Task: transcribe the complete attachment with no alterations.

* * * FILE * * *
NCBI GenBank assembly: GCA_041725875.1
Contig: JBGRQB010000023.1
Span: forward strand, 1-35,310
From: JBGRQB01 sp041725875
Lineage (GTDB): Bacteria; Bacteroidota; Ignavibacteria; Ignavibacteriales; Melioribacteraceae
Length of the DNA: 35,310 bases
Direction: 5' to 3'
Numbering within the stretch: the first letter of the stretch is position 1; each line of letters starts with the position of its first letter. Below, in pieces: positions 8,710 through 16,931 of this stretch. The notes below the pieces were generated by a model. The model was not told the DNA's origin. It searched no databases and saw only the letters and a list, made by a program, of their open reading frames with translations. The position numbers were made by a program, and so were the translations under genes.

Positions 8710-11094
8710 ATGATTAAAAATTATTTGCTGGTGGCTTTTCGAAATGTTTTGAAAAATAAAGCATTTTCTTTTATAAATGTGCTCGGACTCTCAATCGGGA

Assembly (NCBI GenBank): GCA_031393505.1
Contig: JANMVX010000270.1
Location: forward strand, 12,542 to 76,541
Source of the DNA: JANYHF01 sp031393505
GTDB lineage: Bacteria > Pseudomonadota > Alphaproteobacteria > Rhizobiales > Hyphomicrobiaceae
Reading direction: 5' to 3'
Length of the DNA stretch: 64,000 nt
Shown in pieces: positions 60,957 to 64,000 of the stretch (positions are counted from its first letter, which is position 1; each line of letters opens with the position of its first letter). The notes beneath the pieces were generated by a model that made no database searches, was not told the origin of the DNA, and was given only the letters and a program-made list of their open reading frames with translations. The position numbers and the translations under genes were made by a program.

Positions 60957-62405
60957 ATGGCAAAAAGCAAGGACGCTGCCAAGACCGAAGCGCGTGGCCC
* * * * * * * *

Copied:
NCBI GenBank assembly: GCA_041725875.1
Contig: JBGRQB010000023.1
Span: forward strand, 1-35,310
From: JBGRQB01 sp041725875
Lineage (GTDB): Bacteria; Bacteroidota; Ignavibacteria; Ignavibacteriales; Melioribacteraceae
Length of the DNA: 35,310 bases
Direction: 5' to 3'
Numbering within the stretch: the first letter of the stretch is position 1; each line of letters starts with the position of its first letter. Below, in pieces: positions 8,710 through 16,931 of this stretch. The notes below the pieces were generated by a model. The model was not told the DNA's origin. It searched no databases and saw only the letters and a list, made by a program, of their open reading frames with translations. The position numbers were made by a program, and so were the translations under genes.

Positions 8710-11094
8710 ATGATTAAAAATTATTTGCTGGTGGCTTTTCGAAATGTTTTGAAAAATAAAGCATTTTCTTTTATAAATGTGCTCGGACTCTCAATCGGGA

Assembly (NCBI GenBank): GCA_031393505.1
Contig: JANMVX010000270.1
Location: forward strand, 12,542 to 76,541
Source of the DNA: JANYHF01 sp031393505
GTDB lineage: Bacteria > Pseudomonadota > Alphaproteobacteria > Rhizobiales > Hyphomicrobiaceae
Reading direction: 5' to 3'
Length of the DNA stretch: 64,000 nt
Shown in pieces: positions 60,957 to 64,000 of the stretch (positions are counted from its first letter, which is position 1; each line of letters opens with the position of its first letter). The notes beneath the pieces were generated by a model that made no database searches, was not told the origin of the DNA, and was given only the letters and a program-made list of their open reading frames with translations. The position numbers and the translations under genes were made by a program.

Positions 60957-62405
60957 ATGGCAAAAAGCAAGGACGCTGCCAAGACCGAAGCGCGTGGCCC